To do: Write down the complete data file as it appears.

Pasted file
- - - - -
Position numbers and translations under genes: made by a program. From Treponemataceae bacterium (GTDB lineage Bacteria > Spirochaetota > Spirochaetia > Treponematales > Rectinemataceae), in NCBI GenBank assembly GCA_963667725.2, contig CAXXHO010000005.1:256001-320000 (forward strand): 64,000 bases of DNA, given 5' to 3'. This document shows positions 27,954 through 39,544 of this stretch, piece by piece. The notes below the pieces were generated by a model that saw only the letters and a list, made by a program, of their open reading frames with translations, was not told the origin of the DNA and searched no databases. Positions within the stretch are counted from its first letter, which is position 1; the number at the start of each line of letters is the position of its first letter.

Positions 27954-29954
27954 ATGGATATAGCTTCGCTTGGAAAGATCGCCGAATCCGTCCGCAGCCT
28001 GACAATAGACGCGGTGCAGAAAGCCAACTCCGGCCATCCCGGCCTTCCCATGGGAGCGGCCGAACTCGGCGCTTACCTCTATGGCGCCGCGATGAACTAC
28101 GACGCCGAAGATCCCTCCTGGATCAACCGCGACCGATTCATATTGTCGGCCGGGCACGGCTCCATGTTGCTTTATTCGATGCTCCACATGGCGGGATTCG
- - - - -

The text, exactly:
Position numbers and translations under genes: made by a program. From Treponemataceae bacterium (GTDB lineage Bacteria > Spirochaetota > Spirochaetia > Treponematales > Rectinemataceae), in NCBI GenBank assembly GCA_963667725.2, contig CAXXHO010000005.1:256001-320000 (forward strand): 64,000 bases of DNA, given 5' to 3'. This document shows positions 27,954 through 39,544 of this stretch, piece by piece. The notes below the pieces were generated by a model that saw only the letters and a list, made by a program, of their open reading frames with translations, was not told the origin of the DNA and searched no databases. Positions within the stretch are counted from its first letter, which is position 1; the number at the start of each line of letters is the position of its first letter.

Positions 27954-29954
27954 ATGGATATAGCTTCGCTTGGAAAGATCGCCGAATCCGTCCGCAGCCT
28001 GACAATAGACGCGGTGCAGAAAGCCAACTCCGGCCATCCCGGCCTTCCCATGGGAGCGGCCGAACTCGGCGCTTACCTCTATGGCGCCGCGATGAACTAC
28101 GACGCCGAAGATCCCTCCTGGATCAACCGCGACCGATTCATATTGTCGGCCGGGCACGGCTCCATGTTGCTTTATTCGATGCTCCACATGGCGGGATTCG